Cutler Institute for Health and Social Policy

Population Health and Health Policy

Tiered Provider Networks

1/1/2004 - 1/31/2006
Principal Investigator: 
Andrew Coburn
Bill Thomas, Ph.D.

The purpose of this project is to determine where and how tiered provider networks are utilized, to describe the characteristics of these networks, and to develop insights into strategies used by health plans when implementing and operating tiered provider networks. The concept underlying tiered networks is that health plans may be able to reduce costs and/or improve quality by directing consumers to certain providers and to avoid others. Unlike traditional HMO arrangements, tiered network plans typically allow members to access all providers, not just a subset. Through a variety of tactics, such as the disclosure of provider ?scores? as well as differential cost sharing arrangements, consumers are encouraged to shop for health care services among select and non-select providers.
In collaboration with Mercer Human Resource Consulting, a set of questions will be included in this firm?s 2005 web-based Survey of Employer Sponsored Health Plans. To answer questions that cannot be addressed with a structured response survey, site visits will be conducted, including personal interviews and focus groups, in five case study communities in which tiered provider networks are operational. Finally, to assess the direction and magnitude of changes occurring in tiered network programs, information derived from the analyses of 2005 survey results and site visits will be used to develop a refined set of tiered network questions for the 2006 Mercer survey.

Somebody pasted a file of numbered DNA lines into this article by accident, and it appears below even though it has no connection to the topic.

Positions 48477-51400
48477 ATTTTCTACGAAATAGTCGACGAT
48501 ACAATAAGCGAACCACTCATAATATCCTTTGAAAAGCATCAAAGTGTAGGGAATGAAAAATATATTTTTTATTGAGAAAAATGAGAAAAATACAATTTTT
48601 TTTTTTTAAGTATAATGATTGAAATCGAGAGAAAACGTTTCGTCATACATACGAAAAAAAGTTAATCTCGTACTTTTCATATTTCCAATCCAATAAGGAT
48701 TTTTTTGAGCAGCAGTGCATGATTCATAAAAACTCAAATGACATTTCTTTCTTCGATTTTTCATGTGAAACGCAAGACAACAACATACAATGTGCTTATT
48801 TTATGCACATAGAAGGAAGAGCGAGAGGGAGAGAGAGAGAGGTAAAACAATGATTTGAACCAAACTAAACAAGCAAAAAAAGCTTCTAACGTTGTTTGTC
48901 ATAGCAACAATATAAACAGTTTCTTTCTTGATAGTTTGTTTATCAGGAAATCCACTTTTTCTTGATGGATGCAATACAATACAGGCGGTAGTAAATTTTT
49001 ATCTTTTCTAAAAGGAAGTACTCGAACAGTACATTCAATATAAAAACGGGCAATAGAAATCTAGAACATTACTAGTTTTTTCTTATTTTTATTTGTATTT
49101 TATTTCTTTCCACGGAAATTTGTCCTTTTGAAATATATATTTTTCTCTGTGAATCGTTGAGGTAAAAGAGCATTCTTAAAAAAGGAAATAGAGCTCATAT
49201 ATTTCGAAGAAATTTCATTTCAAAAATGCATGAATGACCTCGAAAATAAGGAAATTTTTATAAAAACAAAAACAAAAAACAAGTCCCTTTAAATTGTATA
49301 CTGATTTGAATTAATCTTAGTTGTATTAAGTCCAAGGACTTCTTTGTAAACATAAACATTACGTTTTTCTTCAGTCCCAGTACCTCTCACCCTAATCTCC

Start Date: 
Thu, 2004-01-01
End Date: 
Tue, 2006-01-31
Legacy Muskie ID: 

Nellie Mae Education Foundation nominates Pious Ali for the Lawrence W. O'Toole Award

Pious Ali

Pious Ali, Youth and Community Engagement Specialist in Cutler’s Children, Youth, and Families Programs, has been nominated for the Lawrence W. O’Toole Award by the Nellie Mae Education Foundation. Pious is one of six nominees from the New England states.

The Nellie Mae Education Foundation believes that student-centered learning – where learning is personalized, engaging, competency-based and not restricted to the classroom – will prepare young people to graduate high school ready to contribute to their communities and succeed. This award is given out each year to an individual, school district, or non-profit that has exhibited great leadership in moving student-centered approaches to learning forward in the New England region.

The winner will be selected by online voting and will be awarded a $100,000 grant to help advance student centered learning!


Learn More

Connect With Us